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Buddhadharma : Summer 2018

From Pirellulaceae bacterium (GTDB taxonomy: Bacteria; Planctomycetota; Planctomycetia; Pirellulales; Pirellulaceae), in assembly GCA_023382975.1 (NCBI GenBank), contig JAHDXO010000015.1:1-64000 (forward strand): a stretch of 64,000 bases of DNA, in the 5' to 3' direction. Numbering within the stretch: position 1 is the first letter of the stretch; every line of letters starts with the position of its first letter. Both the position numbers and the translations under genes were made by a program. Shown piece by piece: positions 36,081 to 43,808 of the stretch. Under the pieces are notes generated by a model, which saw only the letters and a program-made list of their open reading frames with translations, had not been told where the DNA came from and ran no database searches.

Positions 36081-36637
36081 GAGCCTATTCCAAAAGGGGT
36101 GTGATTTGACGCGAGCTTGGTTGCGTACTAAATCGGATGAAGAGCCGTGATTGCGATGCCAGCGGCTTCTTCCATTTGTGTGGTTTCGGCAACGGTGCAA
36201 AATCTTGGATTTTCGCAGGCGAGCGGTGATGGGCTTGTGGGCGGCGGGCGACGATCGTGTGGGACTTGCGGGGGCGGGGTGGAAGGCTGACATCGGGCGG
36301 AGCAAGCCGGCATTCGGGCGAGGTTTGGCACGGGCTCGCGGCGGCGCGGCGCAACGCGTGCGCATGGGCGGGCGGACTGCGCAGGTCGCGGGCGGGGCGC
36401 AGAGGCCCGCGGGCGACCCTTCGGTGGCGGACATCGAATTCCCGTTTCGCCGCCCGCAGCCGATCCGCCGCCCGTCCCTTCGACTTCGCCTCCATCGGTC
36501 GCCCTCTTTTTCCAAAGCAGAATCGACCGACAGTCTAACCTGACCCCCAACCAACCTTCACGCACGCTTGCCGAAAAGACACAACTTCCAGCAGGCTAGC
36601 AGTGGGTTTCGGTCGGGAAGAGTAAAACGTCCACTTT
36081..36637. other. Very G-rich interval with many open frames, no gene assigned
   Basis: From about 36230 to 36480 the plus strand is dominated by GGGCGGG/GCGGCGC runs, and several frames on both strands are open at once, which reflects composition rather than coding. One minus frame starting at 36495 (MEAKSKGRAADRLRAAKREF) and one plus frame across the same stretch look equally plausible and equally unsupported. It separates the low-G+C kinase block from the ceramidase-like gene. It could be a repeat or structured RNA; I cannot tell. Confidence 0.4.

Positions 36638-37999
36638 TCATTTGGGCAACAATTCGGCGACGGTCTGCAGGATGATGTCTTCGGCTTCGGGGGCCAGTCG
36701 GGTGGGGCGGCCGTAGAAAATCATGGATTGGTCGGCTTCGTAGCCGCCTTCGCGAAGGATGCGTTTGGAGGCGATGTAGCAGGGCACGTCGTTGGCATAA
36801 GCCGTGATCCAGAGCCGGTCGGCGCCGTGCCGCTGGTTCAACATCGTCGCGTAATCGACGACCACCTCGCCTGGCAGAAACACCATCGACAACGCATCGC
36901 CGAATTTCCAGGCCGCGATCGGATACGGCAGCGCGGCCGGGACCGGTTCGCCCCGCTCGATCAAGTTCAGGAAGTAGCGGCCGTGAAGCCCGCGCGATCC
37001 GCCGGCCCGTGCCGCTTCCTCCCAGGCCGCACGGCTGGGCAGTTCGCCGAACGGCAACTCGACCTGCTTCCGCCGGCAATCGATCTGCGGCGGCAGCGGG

108 BUDDHADHARMA: THE PRACTITIONER’S QUARTERLY mind that, on coming into contact with defilements, produces the phenomenal world. The goal of practice in that frame- work, then, is to return to the original pure mind. Zhiyi rejected this view. Between a single thought and all phenomena, he said, there is no before or after, no horizontal or vertical; the mind and its objects always arise simultaneously. “This [relationship] is mysterious and sublime, profound in the extreme, cannot be grasped concep- tually, and cannot be verbalized. This is what is called [‘contemplating] objects as inconceivable.’ ” For Zhiyi, dichotomies of self and other, subject and object, and so forth, while empty of fixed self-essence, are not illu- sions to be overcome but patterns by which the inconceivable relationship of mind and phenomena is manifested. “If there is even an ephemeral thought,” he said, “this includes three thousand [realms].” There is no primal purity to return to, no greater reality beneath, behind, or above the one we see; enlightenment lies nowhere apart from the impermanent, ever-shifting realities of the world we live in. Anything that comes within our field of conscious- ness can immediately serve as an object of contemplation; no situation is so impover- ished or irredeemable that we cannot use it for liberative aims. Given Zhiyi’s reputation as a consum- mate interpreter of the Lotus Sutra, some readers may be surprised to find little men- tion of it in the Mohe zhiguan. While he revered the Lotus Sutra as a perfect expres- sion of the threefold truth, Zhiyi did not emphasize a hierarchy of sutras. Rather, he understood each one as suited to the capac- ities of particular persons, and thus as play- ing a unique soteriological role. However, his later disciple Zhanran (711–782), faced with sectarian rivalries unknown in Zhiyi’s day, stressed the absolute supremacy of the Lotus Sutra and firmly welded it to Tiantai identity. (It was Zhanran who first grouped the Mohe zhiguan together with Zhiyi’s two Lotus Sutra commentaries as the “three major Tiantai works.”) In his trans- lation, Swanson opted not to rely heavily on Zhanran’s commentaries, long deemed authoritative in the Tiantai tradition, but rather—insofar as possible—to approach Zhiyi directly. This both clarifies Zhiyi’s original stance and establishes a bench- mark by which to recognize interpretive shifts in the later tradition. Clear Serenity, Quiet Insight consists of three volumes comprising more than two thousand pages. Swanson’s “Translator’s Preface” illuminates issues in Buddhist translation beyond this single work. For example, Swanson argues persuasively that there is no single “right” or even “best” translation; the same expression may require different translations according to the context. For critical terms, he helpfully explains why he chose one possible English rendering over others. Swanson’s copious notes, arranged in a reader-friendly format, introduce decades of relevant Buddhist scholarship. Also included are Swanson’s translations of supplementary materials— relevant extracts from sutras and other works by Zhiyi—along with a glossary of Buddhist terms, a Chinese character index, charts, and a bibliography of Tiantai stud- ies. This is a monumental work that one is meant to return to and reflect upon again and again. It has insights to offer practi- tioners of any tradition and belongs on the bookshelf of every serious student of East Asian Buddhism.